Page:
I think it raises the wider question about the internet in general and how the freedom to share information (or music) impacts on society. I generally think that it's a great thing for people to share and access so much music but it does have a detrimental effect on the people that sell music, and that has a knock on effect on the people that make music. Good has perhaps come out of it with an increasing interest in a high quality physical release and vinyl but it will be interesting to see how it goes over the next decade or so. Ultimately, I want the best music to be released in the highest quality and the people that make the music and products to be compensated adequately for doing so.
How do you create the music? And in what way does it differ from what you do live?
Well the two disciplines have blurred quite a bit as I have a big interest in improvisation. So many of my albums are made from live improvisations that are later edited to form something that works over a record. 'Descent Into Delta' and 'And It Was So', were both made with my live set-up at the time which was guitar through pedals and loopers. My last album Eaten Alive' was different in how I made it and how I perform it live. The pieces are much more composed and focused and were made from lots of time experimenting in the studio with mostly analogue synths and guitar pedals.
When it came to playing live I decided to use a laptop for the first time which allows me to reinterpret the tracks in a live way without straying too far from the original material. Although it's less unpredictable compared to complete improvisation or working with just a guitar it allows me a wider sound palette. I also have sections (usually the periods that connect two pieces together) where I improvise and come up with something completely new. Im excited about the possibilities of what I can do live now and it's something I'm looking forward to exploring further.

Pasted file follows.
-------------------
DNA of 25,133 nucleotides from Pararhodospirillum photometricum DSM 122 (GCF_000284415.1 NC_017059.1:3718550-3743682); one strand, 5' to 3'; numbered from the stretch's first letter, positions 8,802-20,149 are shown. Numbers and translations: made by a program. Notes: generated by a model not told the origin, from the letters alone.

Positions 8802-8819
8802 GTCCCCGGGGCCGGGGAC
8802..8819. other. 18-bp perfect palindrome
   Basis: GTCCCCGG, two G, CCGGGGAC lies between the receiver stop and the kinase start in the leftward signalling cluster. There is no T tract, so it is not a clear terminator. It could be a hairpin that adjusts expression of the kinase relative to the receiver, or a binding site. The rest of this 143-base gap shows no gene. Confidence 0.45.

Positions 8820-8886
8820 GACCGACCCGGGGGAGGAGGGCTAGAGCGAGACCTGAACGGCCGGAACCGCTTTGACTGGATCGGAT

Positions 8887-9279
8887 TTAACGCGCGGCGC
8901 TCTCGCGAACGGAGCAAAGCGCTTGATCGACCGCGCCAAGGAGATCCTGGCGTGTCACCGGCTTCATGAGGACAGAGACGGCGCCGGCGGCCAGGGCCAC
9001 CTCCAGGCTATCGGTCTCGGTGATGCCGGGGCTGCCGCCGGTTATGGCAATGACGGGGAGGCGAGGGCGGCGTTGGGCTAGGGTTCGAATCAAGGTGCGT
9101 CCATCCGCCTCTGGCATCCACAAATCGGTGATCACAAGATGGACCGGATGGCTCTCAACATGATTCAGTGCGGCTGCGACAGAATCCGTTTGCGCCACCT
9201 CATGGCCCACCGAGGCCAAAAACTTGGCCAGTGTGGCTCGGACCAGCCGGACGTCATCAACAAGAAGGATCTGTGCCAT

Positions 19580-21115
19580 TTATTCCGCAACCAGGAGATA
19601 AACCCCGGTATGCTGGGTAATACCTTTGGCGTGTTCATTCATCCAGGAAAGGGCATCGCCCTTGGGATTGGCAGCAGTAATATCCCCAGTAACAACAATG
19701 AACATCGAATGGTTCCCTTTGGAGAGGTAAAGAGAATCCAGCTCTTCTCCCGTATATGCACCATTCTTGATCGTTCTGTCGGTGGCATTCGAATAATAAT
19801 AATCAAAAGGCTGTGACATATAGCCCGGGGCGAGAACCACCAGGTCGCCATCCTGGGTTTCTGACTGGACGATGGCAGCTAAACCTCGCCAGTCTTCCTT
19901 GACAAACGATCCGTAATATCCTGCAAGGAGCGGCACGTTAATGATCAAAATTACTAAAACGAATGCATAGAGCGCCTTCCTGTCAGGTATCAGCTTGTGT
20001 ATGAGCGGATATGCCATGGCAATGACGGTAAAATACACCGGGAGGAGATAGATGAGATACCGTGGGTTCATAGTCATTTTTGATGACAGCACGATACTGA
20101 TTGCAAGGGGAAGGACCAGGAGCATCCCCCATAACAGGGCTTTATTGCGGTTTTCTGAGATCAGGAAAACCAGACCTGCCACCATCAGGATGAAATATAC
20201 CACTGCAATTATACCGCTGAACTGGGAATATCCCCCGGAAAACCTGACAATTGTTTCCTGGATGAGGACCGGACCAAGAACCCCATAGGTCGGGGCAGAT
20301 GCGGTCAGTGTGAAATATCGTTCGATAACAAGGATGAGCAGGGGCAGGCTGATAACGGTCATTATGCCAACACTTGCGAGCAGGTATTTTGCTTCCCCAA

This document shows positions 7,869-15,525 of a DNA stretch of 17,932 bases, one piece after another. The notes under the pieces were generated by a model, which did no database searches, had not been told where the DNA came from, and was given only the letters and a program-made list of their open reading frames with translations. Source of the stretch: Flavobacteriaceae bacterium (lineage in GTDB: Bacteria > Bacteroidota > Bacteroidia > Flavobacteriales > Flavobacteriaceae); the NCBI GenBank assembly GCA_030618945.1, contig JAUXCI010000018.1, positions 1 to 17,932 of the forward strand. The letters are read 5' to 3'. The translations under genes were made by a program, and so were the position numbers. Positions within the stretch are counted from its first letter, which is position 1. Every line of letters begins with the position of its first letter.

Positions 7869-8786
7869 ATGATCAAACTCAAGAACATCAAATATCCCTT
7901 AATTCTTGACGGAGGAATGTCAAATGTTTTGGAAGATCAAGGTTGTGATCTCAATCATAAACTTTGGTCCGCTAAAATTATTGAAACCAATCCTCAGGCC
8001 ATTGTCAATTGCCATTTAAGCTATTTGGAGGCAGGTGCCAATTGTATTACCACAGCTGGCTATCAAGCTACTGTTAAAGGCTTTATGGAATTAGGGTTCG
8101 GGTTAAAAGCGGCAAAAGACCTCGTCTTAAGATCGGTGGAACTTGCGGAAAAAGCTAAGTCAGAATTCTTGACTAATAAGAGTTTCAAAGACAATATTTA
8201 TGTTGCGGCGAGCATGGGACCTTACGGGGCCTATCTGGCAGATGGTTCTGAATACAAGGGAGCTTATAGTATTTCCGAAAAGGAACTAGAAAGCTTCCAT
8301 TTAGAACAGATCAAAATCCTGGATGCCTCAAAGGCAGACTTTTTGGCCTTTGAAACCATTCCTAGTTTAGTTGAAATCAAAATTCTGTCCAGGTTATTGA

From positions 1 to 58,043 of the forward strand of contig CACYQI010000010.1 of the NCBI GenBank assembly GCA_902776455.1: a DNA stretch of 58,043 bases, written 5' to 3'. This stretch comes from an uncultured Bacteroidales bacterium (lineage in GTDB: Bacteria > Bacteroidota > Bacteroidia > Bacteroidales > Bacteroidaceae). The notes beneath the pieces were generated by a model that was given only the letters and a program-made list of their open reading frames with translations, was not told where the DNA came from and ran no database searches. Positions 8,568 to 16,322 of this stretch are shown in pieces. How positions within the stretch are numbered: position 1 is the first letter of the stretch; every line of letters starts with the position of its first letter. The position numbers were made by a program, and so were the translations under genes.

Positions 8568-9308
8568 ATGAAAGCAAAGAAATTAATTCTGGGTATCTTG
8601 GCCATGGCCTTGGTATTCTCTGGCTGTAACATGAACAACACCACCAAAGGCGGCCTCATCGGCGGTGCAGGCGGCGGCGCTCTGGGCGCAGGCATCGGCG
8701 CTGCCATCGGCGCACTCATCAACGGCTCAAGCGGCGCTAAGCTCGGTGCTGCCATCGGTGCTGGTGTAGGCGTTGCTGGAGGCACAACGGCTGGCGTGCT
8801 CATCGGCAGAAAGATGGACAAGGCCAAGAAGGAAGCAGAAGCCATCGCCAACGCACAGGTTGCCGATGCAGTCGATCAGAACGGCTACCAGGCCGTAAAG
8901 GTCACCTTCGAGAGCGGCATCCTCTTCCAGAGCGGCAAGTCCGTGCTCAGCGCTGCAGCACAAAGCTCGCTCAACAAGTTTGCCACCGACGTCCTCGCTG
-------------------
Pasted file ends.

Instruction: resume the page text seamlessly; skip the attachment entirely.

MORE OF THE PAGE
The Incubate gig is actually my last scheduled show for this year and I'm heading back into the studio for an extended period over the winter to record a new album so I'm sure that my new live set-up will inform what gets recorded.
Do you have an idea, a concept or a direction for the following album or will you improvise and see what happens?
No, I'm relishing the freedom of just taking it wherever I want once I start. Many of my albums have been conceptual in how I've approached it. My last record was quite an intense experience with it being born out of a meeting with with someone who had battled drug addiction in London. So this time around I'm just going to play some stuff and see what happens. Currently I'm totally torn between picking up the guitar again and seeing where it goes or exploring electronics further and focusing on composition more than improvisation. We shall see.
About the name, what does 'Talvihorris' mean?
The word Talvihorros comes from the Finnish for 'hibernation' . It's usually what I do every winter to make an album.
And when winter is over, do you have an entire album ready or is there music that didn't make the album?
I usually have a few pieces that didn't make it onto albums and several albums that never got finished for various reasons. I've never gone back and finished any of those but I often plan to do so. Maybe one day.
About Incubate. How did you like the festival?
It was my first time there and I only spent the day that I played but I loved it. The show went well and the venue at Paradox was perfect for what I do. Everyone working at the festival and the audiences were great. I really hope to go again and next time stay for the whole time. I managed to catch some stuff after my show too. It's so well organised. I saw quite a lot in what wasn't much time at all.
If you would have the opportunity of hosting a day at one venue at Incubate or so, what bands would you put on stage?
Oh, that's a tough one. Perhaps Swans to headline as I love what they do live, then maybe Demdike Stare who I only saw once a few years ago and would like to catch again and label mates of mine Petrels and Matthew Collings are always great live.
Thanks. See you soon and good luck with the new album